A container registry is becoming a necessity for organizations using containers in cloud-native development projects because it enables them to reuse software components that have already been through a vulnerability scan and other compliance checks. 

Here’s a look at the current state of container registries:

What’s a Container Registry?

A container registry, sometimes called a container hub, is a centralized repository of container images that an organization develops, vets, and secures to support the reuse of containers. When your organization establishes a container registry, they gain the technical foundation to create a reuse strategy that can help increase development velocity through the strategic reuse of software. For example, when a team reuses containers that have already gone through vulnerability scans and other security checks there’s no need to repeat those checks on the container at points during the DevOps lifecycle.

Container Registry Use Cases

Here are some examples of container hub use cases that are bubbling up right now:


As more healthcare applications migrate to the public cloud and to mobile apps because of COVID-driven telehealth initiatives, a container hub offers healthcare institutions such as a regional hospital system a secure and centralized repository of containers that are in compliance and now available for reuse.

For example, telehealth is changing user expectations for user experience (UX) and security.  It’s incumbent on healthcare institutions to implement a container hub that can help their developers meet the changing market expectation for slick and consumer-like experiences they would expect with any app they download from Google Play or the iTunes Store.

Financial Services

Another industry ripe for container registries is the financial services industry. The financial services industry had been embracing the cloud even pre-pandemic to feed consumer demand for online and consumer banking services. In turn, this strategic move fuels the need for DevOps to DevSecOps and containers to support the necessary security and compliance that the industry requires to protect the personal and financial information of their customers.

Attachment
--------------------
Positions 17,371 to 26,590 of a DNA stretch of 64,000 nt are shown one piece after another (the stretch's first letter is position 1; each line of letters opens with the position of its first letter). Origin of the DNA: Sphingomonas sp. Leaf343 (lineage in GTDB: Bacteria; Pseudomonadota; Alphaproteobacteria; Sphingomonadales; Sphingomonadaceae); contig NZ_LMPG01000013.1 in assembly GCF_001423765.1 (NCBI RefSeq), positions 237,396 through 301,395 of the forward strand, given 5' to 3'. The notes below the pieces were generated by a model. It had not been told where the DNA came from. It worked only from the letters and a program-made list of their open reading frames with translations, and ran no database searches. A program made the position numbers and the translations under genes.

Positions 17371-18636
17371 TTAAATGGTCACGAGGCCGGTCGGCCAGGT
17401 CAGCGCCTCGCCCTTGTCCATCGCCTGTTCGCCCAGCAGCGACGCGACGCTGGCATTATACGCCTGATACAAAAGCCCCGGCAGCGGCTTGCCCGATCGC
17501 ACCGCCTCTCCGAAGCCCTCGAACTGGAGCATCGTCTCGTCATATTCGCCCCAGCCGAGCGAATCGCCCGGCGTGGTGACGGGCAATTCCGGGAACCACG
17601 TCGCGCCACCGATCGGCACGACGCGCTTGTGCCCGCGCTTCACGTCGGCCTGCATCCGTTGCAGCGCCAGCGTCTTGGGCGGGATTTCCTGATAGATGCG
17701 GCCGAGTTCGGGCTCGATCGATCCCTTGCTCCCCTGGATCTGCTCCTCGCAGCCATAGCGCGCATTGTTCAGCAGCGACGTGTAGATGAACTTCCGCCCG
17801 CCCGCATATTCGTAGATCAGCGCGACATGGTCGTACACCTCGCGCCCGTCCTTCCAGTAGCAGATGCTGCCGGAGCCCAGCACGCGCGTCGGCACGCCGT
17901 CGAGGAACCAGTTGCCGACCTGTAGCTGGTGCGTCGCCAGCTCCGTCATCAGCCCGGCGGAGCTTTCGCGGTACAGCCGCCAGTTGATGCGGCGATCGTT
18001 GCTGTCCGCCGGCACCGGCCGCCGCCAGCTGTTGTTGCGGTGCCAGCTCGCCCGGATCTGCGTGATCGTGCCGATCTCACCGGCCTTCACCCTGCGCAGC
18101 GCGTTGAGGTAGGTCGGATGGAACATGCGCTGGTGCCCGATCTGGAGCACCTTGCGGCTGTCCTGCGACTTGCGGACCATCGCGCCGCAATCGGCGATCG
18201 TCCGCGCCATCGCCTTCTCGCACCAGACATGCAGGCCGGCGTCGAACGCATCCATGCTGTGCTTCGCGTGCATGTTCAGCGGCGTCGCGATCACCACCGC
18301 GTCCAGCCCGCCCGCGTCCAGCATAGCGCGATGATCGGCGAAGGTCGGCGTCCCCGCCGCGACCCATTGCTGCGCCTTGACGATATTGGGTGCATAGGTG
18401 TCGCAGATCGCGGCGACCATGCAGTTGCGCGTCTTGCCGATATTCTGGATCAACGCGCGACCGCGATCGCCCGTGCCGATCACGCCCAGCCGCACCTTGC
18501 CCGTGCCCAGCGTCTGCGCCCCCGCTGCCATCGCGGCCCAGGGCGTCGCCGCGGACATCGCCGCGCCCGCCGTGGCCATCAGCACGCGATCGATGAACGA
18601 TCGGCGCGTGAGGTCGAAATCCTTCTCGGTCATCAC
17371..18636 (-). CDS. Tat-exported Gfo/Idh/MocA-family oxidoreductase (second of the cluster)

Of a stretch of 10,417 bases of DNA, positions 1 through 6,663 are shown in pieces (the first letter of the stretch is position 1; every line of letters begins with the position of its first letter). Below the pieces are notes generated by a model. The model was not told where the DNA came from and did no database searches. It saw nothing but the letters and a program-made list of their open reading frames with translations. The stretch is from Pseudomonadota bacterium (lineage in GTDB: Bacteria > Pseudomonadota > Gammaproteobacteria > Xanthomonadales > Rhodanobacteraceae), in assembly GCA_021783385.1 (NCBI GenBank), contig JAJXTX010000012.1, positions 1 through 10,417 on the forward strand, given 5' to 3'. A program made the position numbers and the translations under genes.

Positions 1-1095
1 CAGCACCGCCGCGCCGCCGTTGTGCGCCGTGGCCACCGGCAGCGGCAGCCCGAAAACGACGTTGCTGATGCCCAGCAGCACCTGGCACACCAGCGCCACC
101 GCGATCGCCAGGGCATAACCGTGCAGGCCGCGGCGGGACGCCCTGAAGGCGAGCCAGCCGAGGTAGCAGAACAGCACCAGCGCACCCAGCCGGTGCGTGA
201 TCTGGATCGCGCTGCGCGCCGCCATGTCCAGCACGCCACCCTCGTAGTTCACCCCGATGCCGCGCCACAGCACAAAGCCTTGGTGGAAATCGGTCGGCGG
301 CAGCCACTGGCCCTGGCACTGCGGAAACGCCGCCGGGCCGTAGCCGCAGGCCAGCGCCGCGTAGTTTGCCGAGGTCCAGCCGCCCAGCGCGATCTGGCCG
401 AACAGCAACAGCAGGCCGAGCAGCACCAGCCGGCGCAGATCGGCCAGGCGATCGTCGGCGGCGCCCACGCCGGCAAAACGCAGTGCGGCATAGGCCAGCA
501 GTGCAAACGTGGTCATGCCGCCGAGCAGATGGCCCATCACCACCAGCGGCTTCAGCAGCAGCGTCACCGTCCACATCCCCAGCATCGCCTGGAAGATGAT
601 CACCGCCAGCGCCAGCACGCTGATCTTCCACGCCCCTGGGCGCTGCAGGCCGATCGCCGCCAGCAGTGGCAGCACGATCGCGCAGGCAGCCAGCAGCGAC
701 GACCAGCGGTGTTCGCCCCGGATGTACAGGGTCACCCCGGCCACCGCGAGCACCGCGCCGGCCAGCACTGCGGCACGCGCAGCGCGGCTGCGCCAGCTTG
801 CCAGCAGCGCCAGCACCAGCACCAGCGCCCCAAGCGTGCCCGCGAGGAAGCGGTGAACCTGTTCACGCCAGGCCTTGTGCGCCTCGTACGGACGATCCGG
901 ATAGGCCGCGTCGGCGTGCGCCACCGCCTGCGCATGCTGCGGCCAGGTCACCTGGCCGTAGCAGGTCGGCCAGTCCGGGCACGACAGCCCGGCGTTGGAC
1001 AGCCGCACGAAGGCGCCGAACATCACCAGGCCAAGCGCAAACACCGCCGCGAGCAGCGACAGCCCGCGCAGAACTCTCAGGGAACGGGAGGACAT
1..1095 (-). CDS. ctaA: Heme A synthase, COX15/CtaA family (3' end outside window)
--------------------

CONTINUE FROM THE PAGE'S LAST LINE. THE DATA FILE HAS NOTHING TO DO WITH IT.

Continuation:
A container registry inside a financial institution offers its developers and outside partners secure and vetted reusable containers that they can reuse across projects.

Public Sector & DoD

Public sector agencies and Department of Defense (DoD) programs are prime candidates for container hubs because they have security and compliance requirements they must maintain to protect government data and applications from attacks.

An example of a DoD container registry is Iron Bank (more on that later) which serves as a repository of standard container images for Platform One, an innovative cloud, and DevSecOps initiative. Iron Bank offers DoD developers hardened containers they can use across cloud projects they’re building to run on Platform One infrastructure. Other container registries are certain to come online as other DoD elements move forward with their own large-scale cloud initiatives.

Learn how Anchore brings DevSecOps to DoD software factories.

Container Registry Examples

Here are examples of industry-standard  container registries:

Docker Hub

Docker Hub is perhaps the best-known example of a container registry. It’s a cloud-based repository open to the public in which Docker users and partners create, test, store, and distribute container images. All Docker tools go to the Docker Hub by default.


GitLab offers a secure and private registry for Docker images that integrates directly with their industry-standard version control platform.

The Future is the Industry Specific Container Registry

As Platform One and the NVIDIA NGC show, there are some benefits of industry-specific container hubs including:

  • A platform for cross-industry collaboration amongst developers and even market competitors to help some industry and even society level challenges such as COVID-19
  • A central repository showing best practices in container creation and security for everybody to learn from
  • A “container ethos” much in line with the open source ethos that can help support organizations early in their container adoption journey with secure and vetted containers they can download and use in their own projects

More corporate and government program-level container registries are a natural launchpad for more of an industry-level container registry as alliances and partnerships find the need to connect with developers outside their normal sphere of influence.

Do you want to learn more about container security best practices? Check out our Container Security Best Practices that Scale On-Demand Webinar.